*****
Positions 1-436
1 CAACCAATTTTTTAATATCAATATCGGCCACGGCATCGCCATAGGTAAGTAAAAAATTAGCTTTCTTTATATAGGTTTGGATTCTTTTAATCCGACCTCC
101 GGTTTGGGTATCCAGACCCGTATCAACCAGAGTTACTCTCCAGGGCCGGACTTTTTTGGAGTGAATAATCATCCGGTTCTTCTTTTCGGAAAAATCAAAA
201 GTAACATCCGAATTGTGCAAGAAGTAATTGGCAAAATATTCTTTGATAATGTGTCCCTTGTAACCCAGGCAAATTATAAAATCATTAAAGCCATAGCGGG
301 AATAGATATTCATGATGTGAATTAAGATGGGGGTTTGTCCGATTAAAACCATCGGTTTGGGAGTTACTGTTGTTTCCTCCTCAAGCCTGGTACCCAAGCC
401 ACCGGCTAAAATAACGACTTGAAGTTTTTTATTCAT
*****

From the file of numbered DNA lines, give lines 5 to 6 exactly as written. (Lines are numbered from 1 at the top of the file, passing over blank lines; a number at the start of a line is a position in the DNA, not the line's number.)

301 AATAGATATTCATGATGTGAATTAAGATGGGGGTTTGTCCGATTAAAACCATCGGTTTGGGAGTTACTGTTGTTTCCTCCTCAAGCCTGGTACCCAAGCC
401 ACCGGCTAAAATAACGACTTGAAGTTTTTTATTCAT